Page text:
AU Urges High Court to Uphold Separation in State Constitutions

Church & State, September 2003 | Go to article overview

AU Urges High Court to Uphold Separation in State Constitutions


The U.S. Constitution does not require the state of Washington to give tuition aid to a ministerial student, Americans United for Separation of Church and State has told the Supreme Court.

In a friend-of-the-court brief filed July 17, Americans United and allied organizations assert that a state law and provisions in the Washington State Constitution barring the use of public funds for religious instruction are permissible to ensure the separation of church and state. The nation's founders, notes AU, repeatedly rejected the use of tax money to pay for religion.

The Supreme Court will hear the Locke v. Davey case during its 2003-04 term, which begins next month. The legal controversy is being closely watched and is considered one of the most important church-state cases to reach the court in decades.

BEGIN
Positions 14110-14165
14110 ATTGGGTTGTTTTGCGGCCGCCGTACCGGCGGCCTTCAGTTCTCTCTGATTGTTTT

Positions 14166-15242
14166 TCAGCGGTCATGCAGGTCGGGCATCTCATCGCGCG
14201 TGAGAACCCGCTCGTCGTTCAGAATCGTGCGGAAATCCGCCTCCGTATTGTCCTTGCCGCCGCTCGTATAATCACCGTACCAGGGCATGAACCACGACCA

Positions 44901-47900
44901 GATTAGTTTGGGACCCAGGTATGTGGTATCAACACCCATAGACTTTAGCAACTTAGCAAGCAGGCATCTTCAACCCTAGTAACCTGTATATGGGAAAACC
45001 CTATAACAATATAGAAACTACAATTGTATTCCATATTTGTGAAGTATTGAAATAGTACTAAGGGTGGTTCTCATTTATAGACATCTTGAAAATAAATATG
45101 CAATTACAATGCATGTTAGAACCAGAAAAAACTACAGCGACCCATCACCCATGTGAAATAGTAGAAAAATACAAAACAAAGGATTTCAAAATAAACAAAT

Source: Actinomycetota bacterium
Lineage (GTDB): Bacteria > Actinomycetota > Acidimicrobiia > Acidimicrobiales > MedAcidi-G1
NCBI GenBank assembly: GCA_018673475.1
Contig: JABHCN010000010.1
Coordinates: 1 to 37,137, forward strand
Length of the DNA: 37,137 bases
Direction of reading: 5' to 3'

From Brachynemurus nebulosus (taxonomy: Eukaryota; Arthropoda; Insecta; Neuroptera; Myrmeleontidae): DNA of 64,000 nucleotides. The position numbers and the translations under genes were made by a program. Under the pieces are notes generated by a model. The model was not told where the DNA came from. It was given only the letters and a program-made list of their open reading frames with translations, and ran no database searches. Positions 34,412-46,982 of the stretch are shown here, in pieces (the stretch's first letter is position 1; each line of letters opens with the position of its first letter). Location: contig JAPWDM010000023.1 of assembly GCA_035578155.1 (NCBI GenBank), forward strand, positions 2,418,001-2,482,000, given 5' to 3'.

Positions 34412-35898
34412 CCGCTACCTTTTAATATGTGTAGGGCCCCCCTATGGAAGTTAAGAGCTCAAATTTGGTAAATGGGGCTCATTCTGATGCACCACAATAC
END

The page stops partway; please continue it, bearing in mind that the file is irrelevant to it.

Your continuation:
At risk are state laws and constitutional provisions in 37 states that explicitly bar government funding of religion.

The 9th U.S. Circuit Court of Appeals ruled last year that it is discrimination against religion for Washington to offer scholarships for secular education but deny assistance to Joshua Davey to study pastoral ministries at an Assemblies of God college.

Americans United disagrees and in its brief asks the high court to rule that states have considerable leeway in arranging their church-state relationships.

Barry W. Lynn, Americans United executive director, says the stakes in the Washington case are high.

"Groups that oppose church-state separation have been trying to mandate government funding of religion for years," Lynn remarked. "They see this case as their best chance to win a ruling that state funding of religion is not only permissible, but in some cases, required. …

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